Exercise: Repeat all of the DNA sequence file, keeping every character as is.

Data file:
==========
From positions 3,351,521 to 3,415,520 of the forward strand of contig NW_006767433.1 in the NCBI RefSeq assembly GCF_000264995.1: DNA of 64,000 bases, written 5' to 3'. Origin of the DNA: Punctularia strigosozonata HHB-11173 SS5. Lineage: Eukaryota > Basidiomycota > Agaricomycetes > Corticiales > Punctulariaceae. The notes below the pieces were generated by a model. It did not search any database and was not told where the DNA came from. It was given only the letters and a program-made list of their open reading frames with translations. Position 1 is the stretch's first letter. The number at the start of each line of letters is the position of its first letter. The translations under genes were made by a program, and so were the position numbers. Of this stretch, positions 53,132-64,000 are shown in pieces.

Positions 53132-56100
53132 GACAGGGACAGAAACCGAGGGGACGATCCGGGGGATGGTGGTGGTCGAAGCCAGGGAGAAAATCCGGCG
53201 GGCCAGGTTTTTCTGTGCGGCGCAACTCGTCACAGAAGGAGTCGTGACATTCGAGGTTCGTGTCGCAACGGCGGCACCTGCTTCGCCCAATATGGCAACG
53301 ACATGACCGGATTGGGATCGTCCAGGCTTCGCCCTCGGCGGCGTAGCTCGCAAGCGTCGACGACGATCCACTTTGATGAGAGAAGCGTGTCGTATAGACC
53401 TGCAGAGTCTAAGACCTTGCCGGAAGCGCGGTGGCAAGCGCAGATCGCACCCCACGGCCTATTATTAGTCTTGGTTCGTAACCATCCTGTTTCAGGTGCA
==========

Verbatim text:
From positions 3,351,521 to 3,415,520 of the forward strand of contig NW_006767433.1 in the NCBI RefSeq assembly GCF_000264995.1: DNA of 64,000 bases, written 5' to 3'. Origin of the DNA: Punctularia strigosozonata HHB-11173 SS5. Lineage: Eukaryota > Basidiomycota > Agaricomycetes > Corticiales > Punctulariaceae. The notes below the pieces were generated by a model. It did not search any database and was not told where the DNA came from. It was given only the letters and a program-made list of their open reading frames with translations. Position 1 is the stretch's first letter. The number at the start of each line of letters is the position of its first letter. The translations under genes were made by a program, and so were the position numbers. Of this stretch, positions 53,132-64,000 are shown in pieces.

Positions 53132-56100
53132 GACAGGGACAGAAACCGAGGGGACGATCCGGGGGATGGTGGTGGTCGAAGCCAGGGAGAAAATCCGGCG
53201 GGCCAGGTTTTTCTGTGCGGCGCAACTCGTCACAGAAGGAGTCGTGACATTCGAGGTTCGTGTCGCAACGGCGGCACCTGCTTCGCCCAATATGGCAACG
53301 ACATGACCGGATTGGGATCGTCCAGGCTTCGCCCTCGGCGGCGTAGCTCGCAAGCGTCGACGACGATCCACTTTGATGAGAGAAGCGTGTCGTATAGACC
53401 TGCAGAGTCTAAGACCTTGCCGGAAGCGCGGTGGCAAGCGCAGATCGCACCCCACGGCCTATTATTAGTCTTGGTTCGTAACCATCCTGTTTCAGGTGCA